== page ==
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AWE plc: Radioactive Discharge Authorisations

Earl Attlee asked Her Majesty's Government:

Baroness Symons of Vernham Dean: Responsibility for granting radioactive discharge authorisations to AWE plc lies with the Environment Agency. The Secretary of State for the Environment, Transport and

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the Regions and the Secretary of State for Health are currently considering whether to use their statutory powers in relation to the existing radioactive discharge authorisations. The reference to fast-track procedures in this context is not understood.

Earl Attlee asked Her Majesty's Government:

    Whether plans have been made to re-nationalise the Atomic Energy Establishment at Aldermaston in the event that emission permits cannot be granted.[HL125]

Baroness Symons of Vernham Dean: Contingency plans are in place for implementation should it prove necessary, for whatever reason, to take AWE back into direct MoD management.

Tucano Aircraft Recovery and UK Pilot Training Programme

Baroness Rendell of Babergh asked Her Majesty's Government:

    What is the situation regarding the recovery programme for the Tucano aircraft and the training of UK military pilots in Australia.[HL171]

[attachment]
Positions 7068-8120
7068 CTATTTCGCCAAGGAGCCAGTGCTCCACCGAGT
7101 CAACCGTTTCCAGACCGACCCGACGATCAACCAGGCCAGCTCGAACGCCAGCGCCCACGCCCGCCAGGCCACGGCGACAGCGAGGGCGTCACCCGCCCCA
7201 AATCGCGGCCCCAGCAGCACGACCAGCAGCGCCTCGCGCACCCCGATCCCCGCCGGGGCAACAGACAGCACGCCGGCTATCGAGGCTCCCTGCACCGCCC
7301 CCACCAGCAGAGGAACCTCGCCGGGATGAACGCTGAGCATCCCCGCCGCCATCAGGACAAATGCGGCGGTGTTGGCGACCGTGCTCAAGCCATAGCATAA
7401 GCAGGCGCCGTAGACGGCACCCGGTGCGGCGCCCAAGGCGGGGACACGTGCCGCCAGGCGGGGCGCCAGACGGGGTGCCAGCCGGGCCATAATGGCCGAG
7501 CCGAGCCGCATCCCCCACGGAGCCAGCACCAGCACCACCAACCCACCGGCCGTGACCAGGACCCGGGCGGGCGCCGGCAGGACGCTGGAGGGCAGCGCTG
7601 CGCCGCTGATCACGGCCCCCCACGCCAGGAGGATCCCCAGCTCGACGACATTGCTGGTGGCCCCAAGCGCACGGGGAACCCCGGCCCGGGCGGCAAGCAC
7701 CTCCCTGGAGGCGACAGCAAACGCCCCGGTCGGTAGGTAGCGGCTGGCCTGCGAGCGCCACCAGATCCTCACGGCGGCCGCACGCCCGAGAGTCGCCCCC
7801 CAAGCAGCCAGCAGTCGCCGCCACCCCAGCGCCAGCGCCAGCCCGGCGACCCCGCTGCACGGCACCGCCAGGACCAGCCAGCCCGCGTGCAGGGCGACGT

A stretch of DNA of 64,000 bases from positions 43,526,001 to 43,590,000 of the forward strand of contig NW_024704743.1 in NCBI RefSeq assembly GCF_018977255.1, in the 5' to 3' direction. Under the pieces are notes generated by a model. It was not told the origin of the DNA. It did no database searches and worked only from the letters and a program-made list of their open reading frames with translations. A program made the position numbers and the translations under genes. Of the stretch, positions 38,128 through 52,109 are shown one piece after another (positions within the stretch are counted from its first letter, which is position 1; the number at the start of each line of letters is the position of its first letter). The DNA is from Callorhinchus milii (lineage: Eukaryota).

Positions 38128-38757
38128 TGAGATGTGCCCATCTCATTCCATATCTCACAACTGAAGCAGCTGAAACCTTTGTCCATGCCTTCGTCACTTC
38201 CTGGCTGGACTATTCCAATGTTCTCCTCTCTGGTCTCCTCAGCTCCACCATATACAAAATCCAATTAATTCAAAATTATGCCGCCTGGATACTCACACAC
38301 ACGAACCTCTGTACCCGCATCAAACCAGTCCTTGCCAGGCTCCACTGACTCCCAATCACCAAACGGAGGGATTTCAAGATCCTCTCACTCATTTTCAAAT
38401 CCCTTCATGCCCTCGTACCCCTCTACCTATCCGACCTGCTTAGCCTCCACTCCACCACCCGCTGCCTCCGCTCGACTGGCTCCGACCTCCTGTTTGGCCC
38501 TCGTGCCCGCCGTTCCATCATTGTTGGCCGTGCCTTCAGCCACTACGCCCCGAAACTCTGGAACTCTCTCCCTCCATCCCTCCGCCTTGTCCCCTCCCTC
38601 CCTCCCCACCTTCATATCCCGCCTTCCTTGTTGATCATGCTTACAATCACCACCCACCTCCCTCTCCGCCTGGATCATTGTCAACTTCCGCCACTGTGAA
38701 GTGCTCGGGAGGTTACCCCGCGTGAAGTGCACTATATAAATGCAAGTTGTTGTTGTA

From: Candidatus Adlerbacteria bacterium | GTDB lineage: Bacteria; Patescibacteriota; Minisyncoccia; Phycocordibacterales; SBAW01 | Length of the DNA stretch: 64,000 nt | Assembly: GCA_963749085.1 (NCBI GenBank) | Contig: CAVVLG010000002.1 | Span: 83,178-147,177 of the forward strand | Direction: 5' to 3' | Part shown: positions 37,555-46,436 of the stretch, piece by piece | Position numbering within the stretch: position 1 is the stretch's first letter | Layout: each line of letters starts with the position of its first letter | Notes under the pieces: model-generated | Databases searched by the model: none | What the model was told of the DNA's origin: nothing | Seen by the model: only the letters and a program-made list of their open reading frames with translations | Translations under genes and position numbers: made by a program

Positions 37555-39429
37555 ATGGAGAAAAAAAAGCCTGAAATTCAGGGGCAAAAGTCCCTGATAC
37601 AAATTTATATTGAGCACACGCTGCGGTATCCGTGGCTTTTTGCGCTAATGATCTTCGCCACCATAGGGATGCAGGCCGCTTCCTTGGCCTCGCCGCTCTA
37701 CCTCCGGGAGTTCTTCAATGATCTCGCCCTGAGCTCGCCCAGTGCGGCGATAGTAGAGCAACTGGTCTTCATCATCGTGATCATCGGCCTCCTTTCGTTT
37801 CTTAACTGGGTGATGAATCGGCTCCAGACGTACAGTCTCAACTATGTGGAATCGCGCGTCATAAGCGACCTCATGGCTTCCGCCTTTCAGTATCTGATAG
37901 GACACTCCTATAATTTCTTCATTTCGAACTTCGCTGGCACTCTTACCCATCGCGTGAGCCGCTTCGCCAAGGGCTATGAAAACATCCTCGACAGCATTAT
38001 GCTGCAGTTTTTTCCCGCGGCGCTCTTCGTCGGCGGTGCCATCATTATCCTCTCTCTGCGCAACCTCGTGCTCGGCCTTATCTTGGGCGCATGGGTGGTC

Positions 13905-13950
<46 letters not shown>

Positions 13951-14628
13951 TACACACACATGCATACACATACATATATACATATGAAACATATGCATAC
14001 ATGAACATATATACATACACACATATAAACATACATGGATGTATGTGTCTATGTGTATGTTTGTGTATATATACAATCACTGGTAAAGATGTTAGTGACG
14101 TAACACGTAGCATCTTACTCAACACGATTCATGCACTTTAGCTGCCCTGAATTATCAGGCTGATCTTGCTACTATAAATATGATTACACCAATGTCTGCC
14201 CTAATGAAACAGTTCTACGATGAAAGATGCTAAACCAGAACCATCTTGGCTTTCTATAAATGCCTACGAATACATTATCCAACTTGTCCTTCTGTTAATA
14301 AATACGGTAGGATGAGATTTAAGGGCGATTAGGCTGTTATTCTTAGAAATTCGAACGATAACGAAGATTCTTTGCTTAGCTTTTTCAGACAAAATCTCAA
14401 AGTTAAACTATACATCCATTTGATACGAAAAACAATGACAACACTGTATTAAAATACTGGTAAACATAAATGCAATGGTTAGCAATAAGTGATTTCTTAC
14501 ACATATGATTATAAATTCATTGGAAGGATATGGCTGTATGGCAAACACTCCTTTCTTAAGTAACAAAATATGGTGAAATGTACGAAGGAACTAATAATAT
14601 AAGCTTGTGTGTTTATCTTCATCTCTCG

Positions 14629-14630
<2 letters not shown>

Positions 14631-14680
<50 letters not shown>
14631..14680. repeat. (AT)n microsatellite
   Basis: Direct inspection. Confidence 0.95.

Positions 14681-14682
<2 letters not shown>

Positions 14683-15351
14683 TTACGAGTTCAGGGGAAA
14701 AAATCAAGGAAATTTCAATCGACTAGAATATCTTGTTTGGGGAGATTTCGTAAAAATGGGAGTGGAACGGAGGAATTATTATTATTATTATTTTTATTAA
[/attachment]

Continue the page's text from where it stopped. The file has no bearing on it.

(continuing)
Baroness Symons of Vernham Dean: The Tucano recovery programme is proceeding to plan and full training capacity is expected to be available by the end of February 2001. Fifteen students are to complete their basic fast jet flying training in Australia with the Royal Australian Air Force, assisted by three RAF Qualified Flying Instructors. The first group of 10 students started flying training in Australia on 6 November and the arrangement is working well. The remaining five students will start their training on 29 January 2001.

Local Government Ethical Framework

Baroness David asked Her Majesty's Government:

    What progress has been made towards implementing the new ethical framework for local government established under the Local Government Act 2000. [HL230]

The Parliamentary Under-Secretary of State, Department of the Environment, Transport and the Regions (Lord Whitty): The provisions in the Local Government Act 2000 establishing the new ethical framework have been commenced.

Among other things, the provisions will require all relevant authorities to establish standards committees to promote and maintain high standards of conduct by members and co-opted members. We are today publishing a consultation paper setting out how authorities are to go about establishing standards committees and the procedures under which those committees are to operate.

Copies of the consultation paper have been placed in the House Libraries.

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Hedgerows: Flamborough Judgment

Lord Hardy of Wath asked Her Majesty's Government:

    Whether they have considered the general implication of the Flamborough Judgment of 1996 concerning enclosure hedgerows. [HL136]